Leveraging protein language models for accurate multiple sequence alignments

Claire D. McWhite, Isabel Armour-Garb, Mona Singh

Research output: Contribution to journalArticlepeer-review

2 Scopus citations


Multiple sequence alignment (MSA) is a critical step in the study of protein sequence and function. Typically, MSA algorithms progressively align pairs of sequences and combine these alignments with the aid of a guide tree. These alignment algorithms use scoring systems based on substitution matrices to measure amino acid similarities. Although successful, standard methods struggle on sets of proteins with low sequence identity: the so-called twilight zone of protein alignment. For these difficult cases, another source of information is needed. Protein language models are a powerful new approach that leverages massive sequence data sets to produce high-dimensional contextual embeddings for each amino acid in a sequence. These embeddings have been shown to reflect physicochemical and higher-order structural and functional attributes of amino acids within proteins. Here, we present a novel approach to MSA, based on clustering and ordering amino acid contextual embeddings. Our method for aligning semantically consistent groups of proteins circumvents the need for many standard components of MSA algorithms, avoiding initial guide tree construction, intermediate pairwise alignments, gap penalties, and substitution matrices. The added information from contextual embeddings leads to higher accuracy alignments for structurally similar proteins with low amino-acid similarity. We anticipate that protein language models will become a fundamental component of the next generation of algorithms for generating MSAs.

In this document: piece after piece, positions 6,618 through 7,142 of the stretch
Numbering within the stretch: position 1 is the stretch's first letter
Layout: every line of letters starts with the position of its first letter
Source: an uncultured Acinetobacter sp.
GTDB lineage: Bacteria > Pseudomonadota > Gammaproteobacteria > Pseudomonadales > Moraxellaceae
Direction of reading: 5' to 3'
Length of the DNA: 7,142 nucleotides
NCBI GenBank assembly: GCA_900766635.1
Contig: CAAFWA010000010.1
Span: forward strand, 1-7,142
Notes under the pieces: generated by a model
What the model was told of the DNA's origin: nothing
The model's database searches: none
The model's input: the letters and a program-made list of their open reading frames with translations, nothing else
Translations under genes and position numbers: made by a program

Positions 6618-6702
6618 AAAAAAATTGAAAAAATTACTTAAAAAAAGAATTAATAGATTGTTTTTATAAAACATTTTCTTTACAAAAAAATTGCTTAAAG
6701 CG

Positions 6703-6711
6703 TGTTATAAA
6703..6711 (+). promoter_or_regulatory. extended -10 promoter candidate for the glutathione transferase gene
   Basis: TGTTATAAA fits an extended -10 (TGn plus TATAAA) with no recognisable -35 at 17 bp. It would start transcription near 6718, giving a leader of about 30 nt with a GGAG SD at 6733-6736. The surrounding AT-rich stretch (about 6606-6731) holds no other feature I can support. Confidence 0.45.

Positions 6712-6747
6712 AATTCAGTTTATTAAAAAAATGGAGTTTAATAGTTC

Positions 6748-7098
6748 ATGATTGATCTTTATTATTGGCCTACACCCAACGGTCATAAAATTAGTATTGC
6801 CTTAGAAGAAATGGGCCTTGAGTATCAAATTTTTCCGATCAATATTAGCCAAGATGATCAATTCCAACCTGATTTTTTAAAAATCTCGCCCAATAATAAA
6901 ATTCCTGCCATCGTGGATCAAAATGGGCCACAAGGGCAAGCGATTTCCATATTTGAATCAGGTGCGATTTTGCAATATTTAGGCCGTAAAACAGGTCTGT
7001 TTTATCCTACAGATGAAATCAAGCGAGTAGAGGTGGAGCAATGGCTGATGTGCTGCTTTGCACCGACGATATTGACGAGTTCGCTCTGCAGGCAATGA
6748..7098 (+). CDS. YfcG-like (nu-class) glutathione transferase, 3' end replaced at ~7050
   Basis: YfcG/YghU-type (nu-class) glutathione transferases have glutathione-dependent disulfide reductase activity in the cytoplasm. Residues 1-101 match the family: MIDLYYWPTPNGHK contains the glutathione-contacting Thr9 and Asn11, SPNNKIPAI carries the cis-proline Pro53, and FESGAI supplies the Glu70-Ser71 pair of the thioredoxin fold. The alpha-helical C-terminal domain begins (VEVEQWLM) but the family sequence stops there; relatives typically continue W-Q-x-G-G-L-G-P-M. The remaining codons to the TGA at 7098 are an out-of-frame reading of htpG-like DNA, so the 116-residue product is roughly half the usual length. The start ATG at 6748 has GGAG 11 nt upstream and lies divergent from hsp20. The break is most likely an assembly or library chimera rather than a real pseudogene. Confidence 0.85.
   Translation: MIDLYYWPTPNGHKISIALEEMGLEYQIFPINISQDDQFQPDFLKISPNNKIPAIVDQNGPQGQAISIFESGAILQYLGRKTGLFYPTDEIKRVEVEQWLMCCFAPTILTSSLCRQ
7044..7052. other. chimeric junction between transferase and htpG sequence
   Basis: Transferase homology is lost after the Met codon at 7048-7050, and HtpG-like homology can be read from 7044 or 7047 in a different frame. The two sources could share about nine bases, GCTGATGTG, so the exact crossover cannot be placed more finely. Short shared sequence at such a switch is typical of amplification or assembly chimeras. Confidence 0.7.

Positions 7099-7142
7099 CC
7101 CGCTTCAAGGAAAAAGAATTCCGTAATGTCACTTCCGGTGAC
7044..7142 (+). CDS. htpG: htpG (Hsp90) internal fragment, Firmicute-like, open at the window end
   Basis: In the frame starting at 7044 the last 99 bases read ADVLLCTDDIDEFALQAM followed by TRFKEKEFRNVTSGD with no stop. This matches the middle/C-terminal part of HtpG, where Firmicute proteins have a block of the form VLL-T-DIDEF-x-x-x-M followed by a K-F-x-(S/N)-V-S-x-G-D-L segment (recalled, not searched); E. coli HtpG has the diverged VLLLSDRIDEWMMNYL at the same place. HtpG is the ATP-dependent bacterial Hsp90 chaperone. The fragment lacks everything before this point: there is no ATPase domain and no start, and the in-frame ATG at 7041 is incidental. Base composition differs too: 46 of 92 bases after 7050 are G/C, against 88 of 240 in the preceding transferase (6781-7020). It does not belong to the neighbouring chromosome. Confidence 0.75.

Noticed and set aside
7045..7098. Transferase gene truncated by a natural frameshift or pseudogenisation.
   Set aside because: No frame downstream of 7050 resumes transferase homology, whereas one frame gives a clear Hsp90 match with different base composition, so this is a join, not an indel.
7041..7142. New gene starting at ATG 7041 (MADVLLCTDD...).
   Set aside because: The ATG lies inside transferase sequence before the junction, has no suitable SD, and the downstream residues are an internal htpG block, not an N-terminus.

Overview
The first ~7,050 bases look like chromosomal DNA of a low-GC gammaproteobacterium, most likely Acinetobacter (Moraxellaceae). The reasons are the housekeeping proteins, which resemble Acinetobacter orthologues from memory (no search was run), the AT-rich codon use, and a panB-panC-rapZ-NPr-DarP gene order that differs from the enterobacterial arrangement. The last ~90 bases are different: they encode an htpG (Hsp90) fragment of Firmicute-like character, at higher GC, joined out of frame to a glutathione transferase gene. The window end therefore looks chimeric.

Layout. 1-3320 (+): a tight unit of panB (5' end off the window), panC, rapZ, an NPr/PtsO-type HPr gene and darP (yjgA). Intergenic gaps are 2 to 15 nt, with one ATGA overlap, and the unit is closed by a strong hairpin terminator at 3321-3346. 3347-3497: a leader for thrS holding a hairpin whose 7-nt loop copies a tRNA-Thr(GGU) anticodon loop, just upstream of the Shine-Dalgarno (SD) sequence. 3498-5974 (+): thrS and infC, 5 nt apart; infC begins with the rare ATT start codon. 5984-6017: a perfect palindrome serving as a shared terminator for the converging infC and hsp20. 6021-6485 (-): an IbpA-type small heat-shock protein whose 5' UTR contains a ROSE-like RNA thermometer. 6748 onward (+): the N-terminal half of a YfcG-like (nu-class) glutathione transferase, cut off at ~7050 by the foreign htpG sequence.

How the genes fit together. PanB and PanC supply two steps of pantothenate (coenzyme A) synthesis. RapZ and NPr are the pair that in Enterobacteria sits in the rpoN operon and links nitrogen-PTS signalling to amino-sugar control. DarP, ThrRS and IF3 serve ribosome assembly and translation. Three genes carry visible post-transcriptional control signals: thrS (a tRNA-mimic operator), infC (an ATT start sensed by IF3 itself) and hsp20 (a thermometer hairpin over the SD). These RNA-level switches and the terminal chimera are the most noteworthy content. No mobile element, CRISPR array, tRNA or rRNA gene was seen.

Original languageEnglish (US)
Pages (from-to)1145-1153
Number of pages9
JournalGenome Research
Issue number7
StatePublished - Jul 2023

All Science Journal Classification (ASJC) codes

  • Genetics(clinical)
  • Genetics


Dive into the research topics of 'Leveraging protein language models for accurate multiple sequence alignments'. Together they form a unique fingerprint.

Cite this